Definition of cut glass in English:

cut glass

noun

  • Glass that has been ornamented by having patterns cut into it by grinding and polishing.

    [as modifier] ‘a cut-glass vase’
    • ‘On the sideboard are English drinking glasses and a Pittsburgh cut-glass decanter of about 1830 that descended in the wife's family.’
    • ‘Among them were Waterford cut glass vases, a wristwatch and cutlery.’
    • ‘He promptly presented another pair of cut-glass decanters to Madison's successor, James Monroe, when the president visited Pittsburgh in September 1817.’
    • ‘Fine linen and cut glass on the dining table is a powerful image of civilised life - not ‘in itself’, but rather because it symbolises the openness of the table, at its very best, to strangers and the needy.’
    • ‘A pale color palette of sea-foam-green tumbled marble and cut-glass tiles marks elements in the open plan.’
    • ‘Bakewell obliged in the spring of 1812 with a pair of cut-glass vases.’
    • ‘Cover it with sparkly cut-glass coasters and elaborate glasses - the effect is stunning.’
    • ‘They nixed too-bright brass in favor of cut-glass doorknobs and polished nickel fixtures.’
    • ‘The threat of crime is conveyed by the burglar bars, chain, torch, wallet and cellphone which are juxtaposed with inherited silver and cut-glass decanters.’
    • ‘Look out for its 1930s art deco, thick chocolate-brown cut glass, or vases in 1960s-style vibrant hues.’
    • ‘The restaurant and reception are in three conjoined gabled townhouses, jammed with mirrors, paintings, cut glass and polished wood.’
    • ‘More affordable are Victorian decanters and a tantalus, a lockable case usually made to hold three cut-glass decanters.’
    • ‘Jackson had purchased cut-glass tumblers from Bakewell earlier in the year, and, after he was elected president in 1828, he ordered a glass service for the White House from the Pittsburgh concern.’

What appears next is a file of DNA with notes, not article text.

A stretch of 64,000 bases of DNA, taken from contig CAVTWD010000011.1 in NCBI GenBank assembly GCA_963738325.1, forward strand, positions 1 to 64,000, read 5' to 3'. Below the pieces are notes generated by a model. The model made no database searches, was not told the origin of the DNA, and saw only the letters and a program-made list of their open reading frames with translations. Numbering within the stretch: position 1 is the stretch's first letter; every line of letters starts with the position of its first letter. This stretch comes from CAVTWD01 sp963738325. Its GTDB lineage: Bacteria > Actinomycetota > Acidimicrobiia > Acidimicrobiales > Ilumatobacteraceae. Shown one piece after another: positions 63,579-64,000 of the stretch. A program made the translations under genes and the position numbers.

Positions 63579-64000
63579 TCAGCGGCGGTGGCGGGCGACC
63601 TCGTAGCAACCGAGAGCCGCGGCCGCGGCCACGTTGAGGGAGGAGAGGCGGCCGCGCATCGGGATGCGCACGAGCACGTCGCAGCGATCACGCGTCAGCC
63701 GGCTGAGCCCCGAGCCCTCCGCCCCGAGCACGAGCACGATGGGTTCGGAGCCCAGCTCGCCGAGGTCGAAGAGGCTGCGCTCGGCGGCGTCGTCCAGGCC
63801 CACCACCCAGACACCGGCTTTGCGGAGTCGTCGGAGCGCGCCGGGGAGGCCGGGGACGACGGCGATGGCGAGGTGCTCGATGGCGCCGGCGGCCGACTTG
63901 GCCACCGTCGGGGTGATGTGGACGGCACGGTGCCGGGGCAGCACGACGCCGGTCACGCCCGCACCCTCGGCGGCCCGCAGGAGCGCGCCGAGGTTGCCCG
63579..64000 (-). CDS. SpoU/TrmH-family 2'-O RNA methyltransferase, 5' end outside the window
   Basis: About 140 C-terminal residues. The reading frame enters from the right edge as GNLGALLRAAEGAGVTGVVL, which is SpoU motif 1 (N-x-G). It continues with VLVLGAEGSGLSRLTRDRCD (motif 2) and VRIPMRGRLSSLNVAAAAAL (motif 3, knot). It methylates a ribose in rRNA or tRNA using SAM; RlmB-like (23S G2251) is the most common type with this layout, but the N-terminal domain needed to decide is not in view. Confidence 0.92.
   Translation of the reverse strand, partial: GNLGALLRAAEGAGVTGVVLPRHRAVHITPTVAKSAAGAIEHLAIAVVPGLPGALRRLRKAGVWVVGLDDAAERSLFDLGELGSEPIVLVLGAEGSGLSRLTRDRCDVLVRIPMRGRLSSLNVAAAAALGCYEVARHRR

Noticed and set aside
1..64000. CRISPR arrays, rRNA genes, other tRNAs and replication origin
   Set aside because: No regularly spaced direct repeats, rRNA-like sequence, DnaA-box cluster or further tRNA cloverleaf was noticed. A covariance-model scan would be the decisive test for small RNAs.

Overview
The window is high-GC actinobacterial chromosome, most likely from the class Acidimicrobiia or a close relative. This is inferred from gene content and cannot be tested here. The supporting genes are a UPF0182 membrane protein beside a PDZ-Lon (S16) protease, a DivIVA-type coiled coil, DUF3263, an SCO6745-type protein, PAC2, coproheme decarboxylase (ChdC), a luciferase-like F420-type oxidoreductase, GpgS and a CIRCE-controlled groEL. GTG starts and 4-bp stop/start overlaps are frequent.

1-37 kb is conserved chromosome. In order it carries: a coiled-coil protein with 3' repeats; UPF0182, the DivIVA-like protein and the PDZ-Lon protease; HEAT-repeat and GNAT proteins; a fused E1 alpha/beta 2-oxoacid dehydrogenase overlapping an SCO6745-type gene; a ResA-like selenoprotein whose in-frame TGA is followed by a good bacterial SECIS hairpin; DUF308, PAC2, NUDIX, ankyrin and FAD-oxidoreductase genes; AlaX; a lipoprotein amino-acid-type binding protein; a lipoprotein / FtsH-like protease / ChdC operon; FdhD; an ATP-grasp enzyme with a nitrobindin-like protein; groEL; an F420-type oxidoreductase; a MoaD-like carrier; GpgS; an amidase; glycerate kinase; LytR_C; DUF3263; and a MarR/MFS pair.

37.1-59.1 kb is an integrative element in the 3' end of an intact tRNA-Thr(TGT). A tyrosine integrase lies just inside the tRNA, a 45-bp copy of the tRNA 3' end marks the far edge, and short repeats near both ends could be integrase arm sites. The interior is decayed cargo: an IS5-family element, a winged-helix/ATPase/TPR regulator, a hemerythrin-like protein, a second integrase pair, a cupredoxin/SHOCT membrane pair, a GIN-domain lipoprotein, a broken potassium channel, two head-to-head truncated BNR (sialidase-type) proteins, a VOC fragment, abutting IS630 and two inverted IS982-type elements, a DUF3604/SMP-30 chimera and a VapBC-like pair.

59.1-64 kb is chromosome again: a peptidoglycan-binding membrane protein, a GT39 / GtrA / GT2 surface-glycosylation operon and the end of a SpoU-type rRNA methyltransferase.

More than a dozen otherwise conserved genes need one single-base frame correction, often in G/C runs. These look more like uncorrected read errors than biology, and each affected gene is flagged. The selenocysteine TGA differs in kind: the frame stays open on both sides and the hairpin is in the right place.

• ‘Dark wooded antiques are reflected in cut glass mirrors and in the waiting room, time is marked by a nude golden figurine holding up a small clockface.’
    • ‘Another sound strategy is to buy a set of cut glass decanters (readily and cheaply available in thrift stores).’
    • ‘Still, my favorite way to enjoy the richly seductive flavor of alpine strawberries is to eat them fresh from the plant, served in fancy cut-glass goblets with a sinful dollop of real whipped cream - a truly splendid indulgence.’
    • ‘A unique chance to see the fantastic collection of scent bottles that form part of the famous Mrs French Collection dating from the 19th century and including items from the finest cut glass to novelty souvenir bottles.’
    • ‘Eighteen feet high, with aluminum and cut-glass detailing, it makes a big impact.’
    • ‘Some connoisseurs have exquisitely chiselled attardans, often inlaid with ivory and containing marvellously carved cut glass decanters.’
    • ‘Lulu Guinness has several vintage mirrored tables in her home, adorned with cut-glass vases full of blossoms, which create ‘a wonderland of colour, glass and light’.’

Pronunciation:

cut glass

/ˈˌkət ˈˌɡlas/